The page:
Rudy’s Vegan Butcher, as the name indicates, curates and sells all type of typically meaty products with the following catch: none of them contain actual meat. The shop provides vegans with a wide range of meatless products, from lobster (or ‘lobstah’) to charcuterie.
It seems surprising that it has taken so long for a meatless butcher to appear (there’s a phrase I never thought I’d say). While the name might be contradictory, meat alternatives have undeniably been on the rise. The Business Daily reports a 40% sales increase in the past five years.
More restaurants and cafés have added vegan and vegetarian options to their menus, and supermarkets have dedicated vegan-friendly sections. Whether it's due to trends or a moral decision, people appear to be trying out these alternatives, and if they have funny names like ‘chick’n lover’ pâté, even better.
The only problem is the cost- those who prefer vegan alternatives know that it comes with a price. In ASDA, for instance, vegan burger patties cost twice the price of meat. There is debate on what that says about massively produced meat and the costs of it productions, but I’ll leave that for now.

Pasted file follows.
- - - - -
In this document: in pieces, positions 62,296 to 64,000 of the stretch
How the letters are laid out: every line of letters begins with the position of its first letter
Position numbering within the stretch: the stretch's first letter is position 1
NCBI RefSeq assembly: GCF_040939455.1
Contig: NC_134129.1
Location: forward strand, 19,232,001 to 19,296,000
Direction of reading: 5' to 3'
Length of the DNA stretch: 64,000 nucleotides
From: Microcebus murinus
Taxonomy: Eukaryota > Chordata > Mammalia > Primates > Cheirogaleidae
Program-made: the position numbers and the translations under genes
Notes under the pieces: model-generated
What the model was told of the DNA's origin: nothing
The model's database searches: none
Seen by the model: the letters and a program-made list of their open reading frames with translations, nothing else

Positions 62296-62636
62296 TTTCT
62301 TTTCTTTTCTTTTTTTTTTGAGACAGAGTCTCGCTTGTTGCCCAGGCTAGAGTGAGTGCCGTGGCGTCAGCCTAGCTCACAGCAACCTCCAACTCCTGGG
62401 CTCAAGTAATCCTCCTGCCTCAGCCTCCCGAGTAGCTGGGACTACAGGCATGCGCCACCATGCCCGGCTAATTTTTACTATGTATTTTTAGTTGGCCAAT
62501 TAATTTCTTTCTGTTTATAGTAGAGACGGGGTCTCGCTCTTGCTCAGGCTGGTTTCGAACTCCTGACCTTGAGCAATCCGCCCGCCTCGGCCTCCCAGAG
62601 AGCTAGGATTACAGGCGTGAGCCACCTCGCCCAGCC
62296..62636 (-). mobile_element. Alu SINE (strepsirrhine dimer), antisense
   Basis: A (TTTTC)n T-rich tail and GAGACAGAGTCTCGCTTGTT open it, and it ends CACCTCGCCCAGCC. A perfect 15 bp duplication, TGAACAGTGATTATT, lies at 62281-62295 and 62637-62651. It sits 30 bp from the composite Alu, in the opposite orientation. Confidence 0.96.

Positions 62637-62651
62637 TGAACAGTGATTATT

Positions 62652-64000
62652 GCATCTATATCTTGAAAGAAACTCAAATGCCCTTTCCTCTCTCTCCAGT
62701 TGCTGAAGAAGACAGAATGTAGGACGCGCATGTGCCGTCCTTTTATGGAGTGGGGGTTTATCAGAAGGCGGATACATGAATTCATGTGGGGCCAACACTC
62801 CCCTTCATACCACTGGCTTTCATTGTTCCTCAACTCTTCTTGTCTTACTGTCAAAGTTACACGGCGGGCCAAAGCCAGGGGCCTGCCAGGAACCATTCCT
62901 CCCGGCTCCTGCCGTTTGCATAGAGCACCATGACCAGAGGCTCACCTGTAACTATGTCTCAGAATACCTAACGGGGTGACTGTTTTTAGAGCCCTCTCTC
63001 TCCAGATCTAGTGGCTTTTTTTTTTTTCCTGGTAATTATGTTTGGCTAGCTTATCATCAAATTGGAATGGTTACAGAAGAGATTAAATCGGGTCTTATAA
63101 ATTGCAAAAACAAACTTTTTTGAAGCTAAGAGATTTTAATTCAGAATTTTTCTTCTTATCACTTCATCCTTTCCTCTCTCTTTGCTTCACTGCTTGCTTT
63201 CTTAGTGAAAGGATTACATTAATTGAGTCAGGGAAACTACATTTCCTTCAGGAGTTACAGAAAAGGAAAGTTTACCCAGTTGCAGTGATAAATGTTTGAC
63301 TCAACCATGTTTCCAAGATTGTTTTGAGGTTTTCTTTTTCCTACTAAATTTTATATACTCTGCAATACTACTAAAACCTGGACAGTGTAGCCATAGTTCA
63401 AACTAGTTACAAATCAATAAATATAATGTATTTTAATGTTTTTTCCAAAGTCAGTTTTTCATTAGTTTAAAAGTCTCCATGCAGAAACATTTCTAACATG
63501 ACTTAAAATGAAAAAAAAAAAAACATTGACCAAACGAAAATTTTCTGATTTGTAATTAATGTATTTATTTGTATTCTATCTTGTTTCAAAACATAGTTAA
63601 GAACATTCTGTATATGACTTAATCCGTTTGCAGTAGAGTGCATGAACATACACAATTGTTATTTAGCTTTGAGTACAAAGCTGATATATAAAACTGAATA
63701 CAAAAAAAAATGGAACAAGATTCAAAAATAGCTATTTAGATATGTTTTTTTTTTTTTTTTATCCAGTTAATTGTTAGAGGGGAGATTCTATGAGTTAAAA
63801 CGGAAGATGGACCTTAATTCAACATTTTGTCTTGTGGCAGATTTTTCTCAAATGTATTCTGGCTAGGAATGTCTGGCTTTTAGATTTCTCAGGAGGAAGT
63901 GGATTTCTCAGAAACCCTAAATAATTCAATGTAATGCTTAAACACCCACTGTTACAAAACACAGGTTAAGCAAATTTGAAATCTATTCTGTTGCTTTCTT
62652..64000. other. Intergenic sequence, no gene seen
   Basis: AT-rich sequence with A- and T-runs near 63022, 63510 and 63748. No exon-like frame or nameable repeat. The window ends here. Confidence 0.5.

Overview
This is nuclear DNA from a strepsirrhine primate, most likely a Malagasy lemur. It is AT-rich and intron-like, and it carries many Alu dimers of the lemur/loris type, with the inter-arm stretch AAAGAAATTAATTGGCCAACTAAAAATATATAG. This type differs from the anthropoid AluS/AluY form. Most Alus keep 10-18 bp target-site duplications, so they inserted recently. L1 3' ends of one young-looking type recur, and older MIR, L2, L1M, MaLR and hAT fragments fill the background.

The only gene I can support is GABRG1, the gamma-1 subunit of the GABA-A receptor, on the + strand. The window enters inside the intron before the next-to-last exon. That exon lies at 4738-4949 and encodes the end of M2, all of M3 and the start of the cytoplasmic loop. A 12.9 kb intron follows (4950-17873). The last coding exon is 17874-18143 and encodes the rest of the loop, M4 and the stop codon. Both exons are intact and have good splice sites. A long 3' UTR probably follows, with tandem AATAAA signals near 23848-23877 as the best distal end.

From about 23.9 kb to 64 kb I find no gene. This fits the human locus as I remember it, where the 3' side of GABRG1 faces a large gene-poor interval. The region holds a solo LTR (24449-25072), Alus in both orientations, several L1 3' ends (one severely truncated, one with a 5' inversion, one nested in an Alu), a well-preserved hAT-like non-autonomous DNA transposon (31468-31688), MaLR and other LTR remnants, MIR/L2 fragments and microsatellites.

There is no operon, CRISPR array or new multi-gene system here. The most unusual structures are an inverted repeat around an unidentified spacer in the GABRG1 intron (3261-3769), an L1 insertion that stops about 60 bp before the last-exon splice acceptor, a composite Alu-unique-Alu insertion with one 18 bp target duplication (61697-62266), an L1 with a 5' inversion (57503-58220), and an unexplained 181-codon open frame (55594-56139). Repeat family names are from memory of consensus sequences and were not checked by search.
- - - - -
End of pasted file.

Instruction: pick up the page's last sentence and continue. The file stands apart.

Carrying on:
On the other hand, buying meat alternatives counts with supporting brands with moral values, and in this case, it also means supporting an independent and new business.
Furthermore, Rudy’s Butcher DShop will not be limited to London, which is good news for veggies up here in the north, as they have a delivery service nationwide.
It is difficult to judge whether the business will be fruitful or not at this stage, but it sure benefits vegans and vegetarians who struggle to find and access products that fit their dietary restrictions. The 1% of Brits who are vegan will surely be happy and excited with the new addition to their market.
Feature Image: @rudysDVD via Twitter